Richard Jr. became president of Potvin Shoe as Richard’s dad retired to Golden Beach, Fla. The shoe industry took Richard to major shoe shows around the country on a monthly basis (Boston, New York, Chicago, Detroit and Kansas City) and as the business grew, on to Europe (England, France, Germany, Italy and Greece) on a frequent basis. Richard was accredited with many shoe patents due to his industrious and creative work in the shoe business. Some infant and children’s shoes, to this day, particularly the soles, bear his last name in reverse, Nivtop, as a credit to his unique shoe patents. He also perfected and patented a corrective shoe bar that connected both infant shoes together while the child slept. With regular adjustments, it would help to correct any crooked feet.

Being a shoe manufacturer and from the hometown of World Champion Heavyweight fighter Rocky Marciano, Richard and his dad manufactured Rocky’s shoes worn in his fights. Rocky preferred these shoes because the soles were made with soft leather used for baby shoes which allowed him to better feel and grip the mat. They were big supporters of Rocky and he was always so proud to boast about all the champion fights he and his Dad attended. While still living in Brockton, just getting back from Germany and viewing 38 European shoe manufacturing companies, Richard took his ideas to brothers, Bob and Dick Verreault of Diamond Machine in Lewiston. Richard Potvin designed an electronic conveyor-belt system with individual work stations for manufacturing shoes. Richard’s company, The R.J. Potvin Shoe Co., was the first shoe manufacturing company in the United States to implement this high tech and fast way of making shoes, which is known in the auto industry as the “assembly line.” A video documenting himself and the equipment while in operation at the Potvin Shoe Plant is on display at the Smithsonian Institute in Washington, D.C. Richard was a proud member of the shoe industry’s United Shoe Machine and Two Ten Associates.

After selling the R.J. Potvin Shoe Co. to the Stride Rite Shoe Co. of Boston, Mass., in 1964, Richard remained at the Potvin Shoe factory for five years to run its entire manufacturing operations for Stride Rite Shoe before moving himself and his family to Auburn. Richard came to Maine to become president of the Belgrade Shoe Co. and run its manufacturing facility in Auburn. With over 100 employees, Richard ran this company for many years until the majority of the industry went overseas and American shoe companies became but a few. He made many close friends in the Lewiston-Auburn shoe industry during those years, in particular, Roxy Strout, his right-hand person at the Belgrade Shoe Co., who always kept in close touch with him.

In the mid 1970s, as the shoe industry began to move overseas, Richard gradually invested in the real estate market of Lewiston-Auburn and Miami, Fla. He even owned a marina and boat yard with his dad in Florida. As the owner and manager of several large industrial mill buildings, such as the Knapp Shoe Building in Lewiston, the Lown Shoe Building in Auburn and former Seltzer & Rydholm Building, Richard was able to provide the local economy with inexpensive space at $2.00 per foot for dozens of companies to grow and prosper. Many companies later moved into the local industrial parks or acquired their own buildings in the community. Richard later expanded into buying land, houses, strip malls and office buildings. He could not have done it alone without the help of his son, Michael, and sons-in-law, Andre Levasseur and Rene Dupont, who gave many years of hard, devoted employment to him which insured the success of those mill buildings. Additional business ventures included owning Central Maine Charter Lumber with good friend, Larry Fournier, where they bought lumber from Canada and sold it throughout the New England States. He also owned and operated Twin River Footwear of Auburn, which specialized in making high-end women’s footwear.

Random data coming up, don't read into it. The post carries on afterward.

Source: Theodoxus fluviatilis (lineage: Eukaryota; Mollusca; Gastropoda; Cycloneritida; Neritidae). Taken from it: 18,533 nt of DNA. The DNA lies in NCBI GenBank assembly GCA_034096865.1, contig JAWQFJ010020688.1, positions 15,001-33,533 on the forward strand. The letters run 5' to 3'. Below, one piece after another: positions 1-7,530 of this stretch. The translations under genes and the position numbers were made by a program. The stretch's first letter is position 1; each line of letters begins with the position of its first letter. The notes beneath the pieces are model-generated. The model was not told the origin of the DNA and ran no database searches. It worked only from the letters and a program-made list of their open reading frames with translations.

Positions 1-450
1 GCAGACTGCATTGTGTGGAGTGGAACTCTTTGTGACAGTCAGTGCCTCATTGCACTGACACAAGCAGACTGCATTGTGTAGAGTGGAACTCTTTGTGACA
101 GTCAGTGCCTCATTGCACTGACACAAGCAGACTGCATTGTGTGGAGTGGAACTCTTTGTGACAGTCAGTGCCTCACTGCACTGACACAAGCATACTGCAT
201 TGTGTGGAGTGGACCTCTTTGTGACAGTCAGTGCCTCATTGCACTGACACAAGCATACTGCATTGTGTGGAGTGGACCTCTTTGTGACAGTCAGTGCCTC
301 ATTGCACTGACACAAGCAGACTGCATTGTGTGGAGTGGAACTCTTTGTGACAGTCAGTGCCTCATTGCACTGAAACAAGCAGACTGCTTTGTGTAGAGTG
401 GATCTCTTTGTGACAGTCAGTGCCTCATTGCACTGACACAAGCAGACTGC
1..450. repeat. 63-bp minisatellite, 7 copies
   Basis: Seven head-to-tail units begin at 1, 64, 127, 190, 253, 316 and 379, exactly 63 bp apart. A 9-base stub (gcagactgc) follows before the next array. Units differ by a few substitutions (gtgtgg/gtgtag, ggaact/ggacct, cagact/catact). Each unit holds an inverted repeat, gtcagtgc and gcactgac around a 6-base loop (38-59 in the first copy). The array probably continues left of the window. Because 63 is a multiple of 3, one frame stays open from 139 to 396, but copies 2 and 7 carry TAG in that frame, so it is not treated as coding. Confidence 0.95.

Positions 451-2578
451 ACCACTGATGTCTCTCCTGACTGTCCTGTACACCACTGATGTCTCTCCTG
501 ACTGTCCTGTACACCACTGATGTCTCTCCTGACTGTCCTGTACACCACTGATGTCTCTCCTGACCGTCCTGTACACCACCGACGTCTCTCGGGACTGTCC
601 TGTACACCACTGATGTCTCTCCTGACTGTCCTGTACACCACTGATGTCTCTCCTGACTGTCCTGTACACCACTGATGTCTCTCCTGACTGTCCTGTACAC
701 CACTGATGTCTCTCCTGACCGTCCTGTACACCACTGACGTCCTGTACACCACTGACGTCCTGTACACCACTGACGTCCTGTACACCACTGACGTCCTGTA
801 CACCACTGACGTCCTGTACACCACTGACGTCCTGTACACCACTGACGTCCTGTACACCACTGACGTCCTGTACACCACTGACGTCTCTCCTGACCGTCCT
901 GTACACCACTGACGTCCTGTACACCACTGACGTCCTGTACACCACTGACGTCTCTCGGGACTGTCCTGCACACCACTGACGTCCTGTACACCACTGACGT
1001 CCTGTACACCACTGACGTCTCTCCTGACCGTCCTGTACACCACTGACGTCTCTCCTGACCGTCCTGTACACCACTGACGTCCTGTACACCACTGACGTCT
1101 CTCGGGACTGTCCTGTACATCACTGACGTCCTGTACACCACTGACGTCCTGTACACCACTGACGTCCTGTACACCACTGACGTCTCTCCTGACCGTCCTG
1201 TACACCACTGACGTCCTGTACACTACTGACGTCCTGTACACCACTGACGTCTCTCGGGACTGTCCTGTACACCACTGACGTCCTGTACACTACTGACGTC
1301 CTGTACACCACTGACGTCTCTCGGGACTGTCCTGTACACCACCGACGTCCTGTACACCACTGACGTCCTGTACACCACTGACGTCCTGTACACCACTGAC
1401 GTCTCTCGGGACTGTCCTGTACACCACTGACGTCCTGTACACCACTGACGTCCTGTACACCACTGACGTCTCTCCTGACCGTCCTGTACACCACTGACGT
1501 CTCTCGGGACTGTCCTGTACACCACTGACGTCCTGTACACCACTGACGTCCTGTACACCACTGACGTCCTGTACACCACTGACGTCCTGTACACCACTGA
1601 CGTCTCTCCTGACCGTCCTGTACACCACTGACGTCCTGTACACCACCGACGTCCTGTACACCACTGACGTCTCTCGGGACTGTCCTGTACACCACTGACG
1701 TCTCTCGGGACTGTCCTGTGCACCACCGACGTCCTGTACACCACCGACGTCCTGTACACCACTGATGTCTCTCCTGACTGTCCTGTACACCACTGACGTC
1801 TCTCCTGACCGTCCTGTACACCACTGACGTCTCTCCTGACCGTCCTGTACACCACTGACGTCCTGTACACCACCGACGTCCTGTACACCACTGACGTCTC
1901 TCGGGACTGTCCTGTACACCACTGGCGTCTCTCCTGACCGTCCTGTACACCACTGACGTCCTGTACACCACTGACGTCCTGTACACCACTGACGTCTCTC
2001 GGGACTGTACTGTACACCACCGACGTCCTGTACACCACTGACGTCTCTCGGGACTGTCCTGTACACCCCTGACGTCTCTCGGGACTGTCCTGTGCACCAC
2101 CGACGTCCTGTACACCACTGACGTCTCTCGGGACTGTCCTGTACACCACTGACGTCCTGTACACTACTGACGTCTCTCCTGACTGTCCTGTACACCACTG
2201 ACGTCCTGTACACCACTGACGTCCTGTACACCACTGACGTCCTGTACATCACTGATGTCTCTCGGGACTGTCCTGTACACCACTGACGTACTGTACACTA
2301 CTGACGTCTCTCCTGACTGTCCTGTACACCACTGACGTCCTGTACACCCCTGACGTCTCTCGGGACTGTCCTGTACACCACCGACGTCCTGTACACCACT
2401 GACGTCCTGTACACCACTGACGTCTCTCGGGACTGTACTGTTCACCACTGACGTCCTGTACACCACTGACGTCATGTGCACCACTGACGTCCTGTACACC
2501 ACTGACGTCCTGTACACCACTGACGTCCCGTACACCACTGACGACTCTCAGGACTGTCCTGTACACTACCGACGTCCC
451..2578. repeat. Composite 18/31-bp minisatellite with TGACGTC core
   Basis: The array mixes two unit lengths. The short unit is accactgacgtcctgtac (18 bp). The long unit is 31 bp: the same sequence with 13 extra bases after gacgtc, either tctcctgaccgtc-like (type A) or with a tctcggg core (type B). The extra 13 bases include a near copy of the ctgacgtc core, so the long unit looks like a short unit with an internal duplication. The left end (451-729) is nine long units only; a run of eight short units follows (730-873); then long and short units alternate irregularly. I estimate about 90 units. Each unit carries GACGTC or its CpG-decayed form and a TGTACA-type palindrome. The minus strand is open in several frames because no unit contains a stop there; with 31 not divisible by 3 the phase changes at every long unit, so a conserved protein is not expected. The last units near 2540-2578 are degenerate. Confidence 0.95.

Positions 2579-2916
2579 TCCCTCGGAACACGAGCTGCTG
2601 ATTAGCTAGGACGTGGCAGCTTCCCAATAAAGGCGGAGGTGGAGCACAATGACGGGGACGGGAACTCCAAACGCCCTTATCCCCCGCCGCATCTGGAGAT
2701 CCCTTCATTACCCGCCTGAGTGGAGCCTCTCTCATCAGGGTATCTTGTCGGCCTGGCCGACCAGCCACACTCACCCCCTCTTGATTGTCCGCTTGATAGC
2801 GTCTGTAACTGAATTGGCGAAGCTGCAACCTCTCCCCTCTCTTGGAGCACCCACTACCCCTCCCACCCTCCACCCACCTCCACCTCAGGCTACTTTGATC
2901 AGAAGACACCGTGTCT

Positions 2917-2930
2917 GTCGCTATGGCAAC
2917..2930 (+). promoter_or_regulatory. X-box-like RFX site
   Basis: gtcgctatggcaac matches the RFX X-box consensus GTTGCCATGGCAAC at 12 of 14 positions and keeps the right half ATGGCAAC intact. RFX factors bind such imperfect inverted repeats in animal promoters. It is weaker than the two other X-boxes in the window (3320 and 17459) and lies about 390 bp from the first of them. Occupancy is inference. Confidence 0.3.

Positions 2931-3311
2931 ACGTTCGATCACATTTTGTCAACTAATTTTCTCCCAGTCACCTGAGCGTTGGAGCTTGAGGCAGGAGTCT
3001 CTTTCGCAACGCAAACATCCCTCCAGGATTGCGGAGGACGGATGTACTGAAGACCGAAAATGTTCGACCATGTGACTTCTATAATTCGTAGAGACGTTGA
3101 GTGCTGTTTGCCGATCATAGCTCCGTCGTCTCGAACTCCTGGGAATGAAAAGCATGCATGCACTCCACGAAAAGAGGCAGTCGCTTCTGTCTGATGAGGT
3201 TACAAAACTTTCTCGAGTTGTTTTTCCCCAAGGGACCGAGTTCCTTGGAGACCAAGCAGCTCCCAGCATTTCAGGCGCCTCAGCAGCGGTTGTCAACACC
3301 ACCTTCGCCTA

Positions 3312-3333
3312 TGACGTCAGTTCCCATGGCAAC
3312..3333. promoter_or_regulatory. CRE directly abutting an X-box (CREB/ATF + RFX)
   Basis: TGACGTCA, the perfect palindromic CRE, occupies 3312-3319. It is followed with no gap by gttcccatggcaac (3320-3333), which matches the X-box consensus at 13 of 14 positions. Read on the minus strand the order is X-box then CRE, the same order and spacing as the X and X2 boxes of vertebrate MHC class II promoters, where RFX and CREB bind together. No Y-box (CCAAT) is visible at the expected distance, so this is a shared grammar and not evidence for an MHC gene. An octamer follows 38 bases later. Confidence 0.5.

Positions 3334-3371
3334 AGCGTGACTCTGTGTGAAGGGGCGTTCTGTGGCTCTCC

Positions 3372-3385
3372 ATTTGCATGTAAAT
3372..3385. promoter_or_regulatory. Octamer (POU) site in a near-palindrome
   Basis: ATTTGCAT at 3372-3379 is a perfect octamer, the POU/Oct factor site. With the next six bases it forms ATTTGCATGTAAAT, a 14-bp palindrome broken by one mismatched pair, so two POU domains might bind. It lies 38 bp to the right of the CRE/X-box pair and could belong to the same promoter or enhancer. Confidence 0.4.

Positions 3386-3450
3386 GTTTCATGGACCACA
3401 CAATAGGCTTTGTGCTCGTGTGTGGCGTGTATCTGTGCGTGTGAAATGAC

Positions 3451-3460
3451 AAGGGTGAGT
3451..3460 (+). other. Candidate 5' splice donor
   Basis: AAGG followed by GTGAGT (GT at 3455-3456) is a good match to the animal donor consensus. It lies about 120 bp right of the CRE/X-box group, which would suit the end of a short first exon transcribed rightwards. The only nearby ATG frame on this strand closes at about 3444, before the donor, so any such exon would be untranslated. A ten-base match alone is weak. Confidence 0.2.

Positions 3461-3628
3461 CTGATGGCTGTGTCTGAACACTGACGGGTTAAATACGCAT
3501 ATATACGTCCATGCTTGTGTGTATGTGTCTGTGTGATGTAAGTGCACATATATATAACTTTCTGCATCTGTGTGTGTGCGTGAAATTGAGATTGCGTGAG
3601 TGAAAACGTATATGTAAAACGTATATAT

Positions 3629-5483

In his childhood he loved to fish on Ten Mile River in Pawtucket, R.I., trap wild animals for pelts and raise homing pigeons in his garage for competitive racing. His mother often told the story when Richard used all of her house fans to keep his pigeons cool in the summer! Throughout his life, he continued to hunt and fish. With Dr. Tate and Dr. Freitas, he would fish for striped bass and hunt quail along the shores of Duxbury, Mass. With cousin Jimmy or son Richie, he would hunt for ducks and fish for largemouth bass in the cranberry bogs and ponds of southeastern Massachusetts. Pheasant hunts in Kansas cornfields with leather manufacturers. Duck hunting in Louisiana swamps with shoe salesmen. Or, trolling for sailfish in the Florida Gulfstream on his dad’s boat, The Dorimar. But, as the years went by, golfing became his favorite hobby. He was very competitive in golf and he took it very seriously, eventually attaining a 9 handicap and winning several private club championships.